When I realized that these wildflowers and the thoughts they elicited from me were a similar unexpected gift, I looked around for what else He’d given me. I noticed some cheerful people reaching out to me. Wildflower people? How else can I explain all those coincidences in life of people and sights and sounds that seem to have been placed just here, just now, for me. There is only One who truly understands and knows what I need, because He made me. But I must notice what He gives in order to accept it, and then take it home. Just like that teddy bear. And my photos of the wildflowers. It wasn’t until I published the photos that most of my family ever saw the wildflowers. Somehow, the glory around us had been missed. But once I noticed those tender little faces, loved them just for who they were with no expectation of return, I received so much more than I ever dreamed. They gave the same to all of us – but only I accepted it. I must give some away; I have too much for only me.
Funny – these last few years, I just wanted to be noticed and enjoyed for my presence. I wanted someone to realize that I had more to offer than another baby to the world, and that there might actually be a hint of intelligence inside these motherly clothes and forgotten, frizzy hair. But it wasn’t until I asked God to provide, with no limitations on what that might be, that I found the flowers, which brought a smile to my face, however fleeting. Those I shared them with smiled in return. I unwittingly carried happiness with me the rest of the day, I was so thrilled. Another smile and a pleasant comment came my way when I stopped at the store. Pretty soon, enough joy had accumulated that my face didn’t fade the minute I returned to my duties. I have new energy to do my tasks.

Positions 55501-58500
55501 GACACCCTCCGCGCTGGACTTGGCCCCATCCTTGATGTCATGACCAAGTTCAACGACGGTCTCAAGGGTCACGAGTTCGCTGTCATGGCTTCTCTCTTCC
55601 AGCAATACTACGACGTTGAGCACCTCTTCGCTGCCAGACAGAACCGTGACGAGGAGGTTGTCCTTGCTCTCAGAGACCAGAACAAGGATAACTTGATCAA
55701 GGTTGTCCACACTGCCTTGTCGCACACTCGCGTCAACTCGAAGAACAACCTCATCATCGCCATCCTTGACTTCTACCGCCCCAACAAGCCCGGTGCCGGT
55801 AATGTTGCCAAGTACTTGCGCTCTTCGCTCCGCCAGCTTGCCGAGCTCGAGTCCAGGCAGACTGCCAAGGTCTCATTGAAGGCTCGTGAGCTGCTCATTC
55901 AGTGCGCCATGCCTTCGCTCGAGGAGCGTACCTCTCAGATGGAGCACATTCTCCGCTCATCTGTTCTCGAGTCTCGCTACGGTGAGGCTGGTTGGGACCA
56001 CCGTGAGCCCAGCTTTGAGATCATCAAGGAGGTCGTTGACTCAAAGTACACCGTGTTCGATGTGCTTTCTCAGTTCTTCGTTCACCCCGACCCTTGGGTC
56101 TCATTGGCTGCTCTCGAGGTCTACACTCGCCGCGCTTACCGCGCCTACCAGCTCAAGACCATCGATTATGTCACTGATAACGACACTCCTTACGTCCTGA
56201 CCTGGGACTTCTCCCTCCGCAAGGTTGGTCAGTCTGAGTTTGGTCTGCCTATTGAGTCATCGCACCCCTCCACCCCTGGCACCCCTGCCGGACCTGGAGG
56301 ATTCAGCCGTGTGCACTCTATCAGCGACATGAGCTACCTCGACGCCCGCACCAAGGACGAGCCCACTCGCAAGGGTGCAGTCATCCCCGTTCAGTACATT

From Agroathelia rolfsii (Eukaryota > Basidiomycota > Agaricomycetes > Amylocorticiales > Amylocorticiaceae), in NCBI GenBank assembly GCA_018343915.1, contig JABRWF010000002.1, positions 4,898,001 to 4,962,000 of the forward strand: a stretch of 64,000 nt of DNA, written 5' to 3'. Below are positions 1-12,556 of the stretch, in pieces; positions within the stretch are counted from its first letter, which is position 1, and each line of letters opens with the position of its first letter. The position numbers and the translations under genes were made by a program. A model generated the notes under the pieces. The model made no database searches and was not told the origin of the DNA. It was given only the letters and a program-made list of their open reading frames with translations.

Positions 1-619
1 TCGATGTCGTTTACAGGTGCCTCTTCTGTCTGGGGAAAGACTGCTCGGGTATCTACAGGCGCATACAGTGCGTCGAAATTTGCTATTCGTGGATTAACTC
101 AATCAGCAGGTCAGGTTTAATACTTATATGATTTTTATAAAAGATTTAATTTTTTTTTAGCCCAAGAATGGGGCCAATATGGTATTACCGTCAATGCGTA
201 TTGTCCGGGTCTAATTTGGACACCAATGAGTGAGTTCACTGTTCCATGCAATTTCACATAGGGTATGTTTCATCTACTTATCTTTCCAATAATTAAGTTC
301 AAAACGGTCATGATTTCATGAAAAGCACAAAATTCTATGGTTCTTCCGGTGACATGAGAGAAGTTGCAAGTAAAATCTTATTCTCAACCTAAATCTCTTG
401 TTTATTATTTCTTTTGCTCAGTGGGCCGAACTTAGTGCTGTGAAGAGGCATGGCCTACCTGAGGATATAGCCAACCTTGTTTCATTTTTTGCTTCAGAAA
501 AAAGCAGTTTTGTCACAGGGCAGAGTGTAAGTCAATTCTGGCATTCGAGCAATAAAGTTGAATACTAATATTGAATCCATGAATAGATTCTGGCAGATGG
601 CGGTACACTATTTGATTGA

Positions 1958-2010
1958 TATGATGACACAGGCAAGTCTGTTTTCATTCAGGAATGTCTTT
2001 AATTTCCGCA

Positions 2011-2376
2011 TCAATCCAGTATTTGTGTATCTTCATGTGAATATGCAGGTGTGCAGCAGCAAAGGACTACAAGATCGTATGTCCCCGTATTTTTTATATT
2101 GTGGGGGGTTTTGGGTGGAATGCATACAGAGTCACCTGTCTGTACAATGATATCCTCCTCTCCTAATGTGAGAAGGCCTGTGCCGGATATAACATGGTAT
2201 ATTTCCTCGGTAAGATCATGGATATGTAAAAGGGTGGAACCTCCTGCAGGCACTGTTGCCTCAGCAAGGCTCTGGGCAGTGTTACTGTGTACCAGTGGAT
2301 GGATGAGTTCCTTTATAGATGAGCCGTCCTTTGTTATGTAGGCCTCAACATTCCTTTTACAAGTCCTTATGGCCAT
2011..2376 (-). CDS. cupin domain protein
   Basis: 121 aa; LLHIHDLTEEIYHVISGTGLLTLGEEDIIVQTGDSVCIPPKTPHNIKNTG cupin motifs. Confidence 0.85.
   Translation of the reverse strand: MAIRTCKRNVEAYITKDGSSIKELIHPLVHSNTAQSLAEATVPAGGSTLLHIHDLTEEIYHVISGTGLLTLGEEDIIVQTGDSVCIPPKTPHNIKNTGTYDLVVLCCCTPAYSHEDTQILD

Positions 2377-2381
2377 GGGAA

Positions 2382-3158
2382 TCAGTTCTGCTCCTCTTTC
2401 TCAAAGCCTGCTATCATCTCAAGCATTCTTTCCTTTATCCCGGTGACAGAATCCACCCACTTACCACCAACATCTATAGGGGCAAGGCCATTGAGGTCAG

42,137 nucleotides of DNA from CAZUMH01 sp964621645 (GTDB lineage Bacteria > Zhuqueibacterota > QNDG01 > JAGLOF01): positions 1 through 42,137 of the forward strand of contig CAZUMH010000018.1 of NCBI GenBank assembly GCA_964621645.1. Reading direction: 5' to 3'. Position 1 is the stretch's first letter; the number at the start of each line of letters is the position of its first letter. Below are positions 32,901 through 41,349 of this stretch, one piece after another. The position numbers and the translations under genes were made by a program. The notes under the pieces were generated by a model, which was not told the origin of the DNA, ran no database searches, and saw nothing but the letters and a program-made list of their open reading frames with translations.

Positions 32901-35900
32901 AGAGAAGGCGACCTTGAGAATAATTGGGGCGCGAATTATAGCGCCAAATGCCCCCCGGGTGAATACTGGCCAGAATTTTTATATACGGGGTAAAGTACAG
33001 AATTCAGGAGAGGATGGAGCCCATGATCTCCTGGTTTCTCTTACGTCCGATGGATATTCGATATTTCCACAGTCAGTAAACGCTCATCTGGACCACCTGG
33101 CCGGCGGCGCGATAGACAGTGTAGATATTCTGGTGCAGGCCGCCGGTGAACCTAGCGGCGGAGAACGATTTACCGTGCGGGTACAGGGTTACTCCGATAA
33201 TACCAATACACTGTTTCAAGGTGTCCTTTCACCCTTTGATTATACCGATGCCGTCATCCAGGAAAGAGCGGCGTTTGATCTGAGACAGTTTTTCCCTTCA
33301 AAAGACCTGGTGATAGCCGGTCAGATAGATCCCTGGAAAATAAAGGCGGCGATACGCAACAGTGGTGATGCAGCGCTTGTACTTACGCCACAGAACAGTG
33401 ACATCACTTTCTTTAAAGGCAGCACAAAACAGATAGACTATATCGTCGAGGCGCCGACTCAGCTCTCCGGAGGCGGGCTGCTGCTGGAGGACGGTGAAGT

And maybe that’s the purpose of flowers after all – to smile up at us, offering us their fragile beauty and praying you won’t trample them underfoot. It is God’s hand on our wounded soul, in the most delicate touch imaginable. And as we smile back – or I photograph their happy little faces – I pray that your smile would be encouraged to come – or stay out a little longer.